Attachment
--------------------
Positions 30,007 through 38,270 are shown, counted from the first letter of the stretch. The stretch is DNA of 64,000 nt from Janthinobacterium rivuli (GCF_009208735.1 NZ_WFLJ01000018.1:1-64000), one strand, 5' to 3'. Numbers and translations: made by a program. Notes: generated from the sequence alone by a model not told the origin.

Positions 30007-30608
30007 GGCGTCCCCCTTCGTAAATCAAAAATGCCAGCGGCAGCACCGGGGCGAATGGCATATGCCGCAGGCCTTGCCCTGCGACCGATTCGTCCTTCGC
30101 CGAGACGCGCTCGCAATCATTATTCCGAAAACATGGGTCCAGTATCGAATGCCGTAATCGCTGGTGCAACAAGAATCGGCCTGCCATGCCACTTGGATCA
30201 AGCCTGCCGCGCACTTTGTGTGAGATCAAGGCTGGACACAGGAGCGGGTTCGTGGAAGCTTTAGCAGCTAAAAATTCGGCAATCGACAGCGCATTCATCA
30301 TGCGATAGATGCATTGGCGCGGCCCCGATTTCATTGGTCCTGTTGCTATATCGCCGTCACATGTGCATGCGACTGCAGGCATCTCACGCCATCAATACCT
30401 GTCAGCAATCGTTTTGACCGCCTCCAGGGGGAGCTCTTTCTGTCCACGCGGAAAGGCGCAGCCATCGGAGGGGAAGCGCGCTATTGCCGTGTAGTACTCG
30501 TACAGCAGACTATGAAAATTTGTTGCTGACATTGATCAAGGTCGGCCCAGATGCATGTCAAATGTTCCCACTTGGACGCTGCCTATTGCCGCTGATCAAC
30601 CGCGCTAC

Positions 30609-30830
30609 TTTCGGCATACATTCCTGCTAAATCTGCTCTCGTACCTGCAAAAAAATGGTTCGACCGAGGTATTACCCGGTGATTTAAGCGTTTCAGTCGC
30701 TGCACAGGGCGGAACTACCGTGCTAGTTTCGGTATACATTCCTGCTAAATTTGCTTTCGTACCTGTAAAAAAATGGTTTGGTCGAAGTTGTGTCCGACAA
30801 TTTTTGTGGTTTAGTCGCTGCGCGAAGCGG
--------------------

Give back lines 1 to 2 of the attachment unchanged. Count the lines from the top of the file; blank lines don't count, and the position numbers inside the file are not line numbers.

Positions 30,007 through 38,270 are shown, counted from the first letter of the stretch. The stretch is DNA of 64,000 nt from Janthinobacterium rivuli (GCF_009208735.1 NZ_WFLJ01000018.1:1-64000), one strand, 5' to 3'. Numbers and translations: made by a program. Notes: generated from the sequence alone by a model not told the origin.

Positions 30007-30608